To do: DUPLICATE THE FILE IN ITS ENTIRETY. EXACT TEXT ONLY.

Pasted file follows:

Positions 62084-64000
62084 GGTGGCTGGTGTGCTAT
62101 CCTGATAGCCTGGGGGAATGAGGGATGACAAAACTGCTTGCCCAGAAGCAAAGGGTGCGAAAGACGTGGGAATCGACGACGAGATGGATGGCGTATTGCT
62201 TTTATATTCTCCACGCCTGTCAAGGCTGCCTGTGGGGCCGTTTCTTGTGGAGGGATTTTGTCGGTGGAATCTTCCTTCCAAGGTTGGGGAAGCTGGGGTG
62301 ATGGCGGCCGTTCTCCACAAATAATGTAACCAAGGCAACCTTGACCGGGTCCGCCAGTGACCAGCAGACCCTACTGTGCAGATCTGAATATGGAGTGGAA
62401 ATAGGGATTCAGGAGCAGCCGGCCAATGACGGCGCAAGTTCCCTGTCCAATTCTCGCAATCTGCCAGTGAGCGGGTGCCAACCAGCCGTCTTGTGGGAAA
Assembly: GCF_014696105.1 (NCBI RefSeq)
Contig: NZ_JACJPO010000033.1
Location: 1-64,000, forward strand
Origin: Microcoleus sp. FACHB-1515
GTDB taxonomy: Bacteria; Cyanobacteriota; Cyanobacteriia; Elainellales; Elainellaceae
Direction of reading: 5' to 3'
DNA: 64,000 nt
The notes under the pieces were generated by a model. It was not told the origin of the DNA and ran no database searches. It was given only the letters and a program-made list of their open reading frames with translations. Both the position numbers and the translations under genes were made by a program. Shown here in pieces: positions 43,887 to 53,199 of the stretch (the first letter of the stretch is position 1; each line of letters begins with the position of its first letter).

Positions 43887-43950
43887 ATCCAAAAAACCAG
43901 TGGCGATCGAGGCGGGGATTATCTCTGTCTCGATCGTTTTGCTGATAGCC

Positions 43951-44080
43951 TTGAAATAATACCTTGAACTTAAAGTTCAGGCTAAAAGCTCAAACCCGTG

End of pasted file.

Positions 62084-64000
62084 GGTGGCTGGTGTGCTAT
62101 CCTGATAGCCTGGGGGAATGAGGGATGACAAAACTGCTTGCCCAGAAGCAAAGGGTGCGAAAGACGTGGGAATCGACGACGAGATGGATGGCGTATTGCT
62201 TTTATATTCTCCACGCCTGTCAAGGCTGCCTGTGGGGCCGTTTCTTGTGGAGGGATTTTGTCGGTGGAATCTTCCTTCCAAGGTTGGGGAAGCTGGGGTG
62301 ATGGCGGCCGTTCTCCACAAATAATGTAACCAAGGCAACCTTGACCGGGTCCGCCAGTGACCAGCAGACCCTACTGTGCAGATCTGAATATGGAGTGGAA
62401 ATAGGGATTCAGGAGCAGCCGGCCAATGACGGCGCAAGTTCCCTGTCCAATTCTCGCAATCTGCCAGTGAGCGGGTGCCAACCAGCCGTCTTGTGGGAAA
Assembly: GCF_014696105.1 (NCBI RefSeq)
Contig: NZ_JACJPO010000033.1
Location: 1-64,000, forward strand
Origin: Microcoleus sp. FACHB-1515
GTDB taxonomy: Bacteria; Cyanobacteriota; Cyanobacteriia; Elainellales; Elainellaceae
Direction of reading: 5' to 3'
DNA: 64,000 nt
The notes under the pieces were generated by a model. It was not told the origin of the DNA and ran no database searches. It was given only the letters and a program-made list of their open reading frames with translations. Both the position numbers and the translations under genes were made by a program. Shown here in pieces: positions 43,887 to 53,199 of the stretch (the first letter of the stretch is position 1; each line of letters begins with the position of its first letter).

Positions 43887-43950
43887 ATCCAAAAAACCAG
43901 TGGCGATCGAGGCGGGGATTATCTCTGTCTCGATCGTTTTGCTGATAGCC

Positions 43951-44080
43951 TTGAAATAATACCTTGAACTTAAAGTTCAGGCTAAAAGCTCAAACCCGTG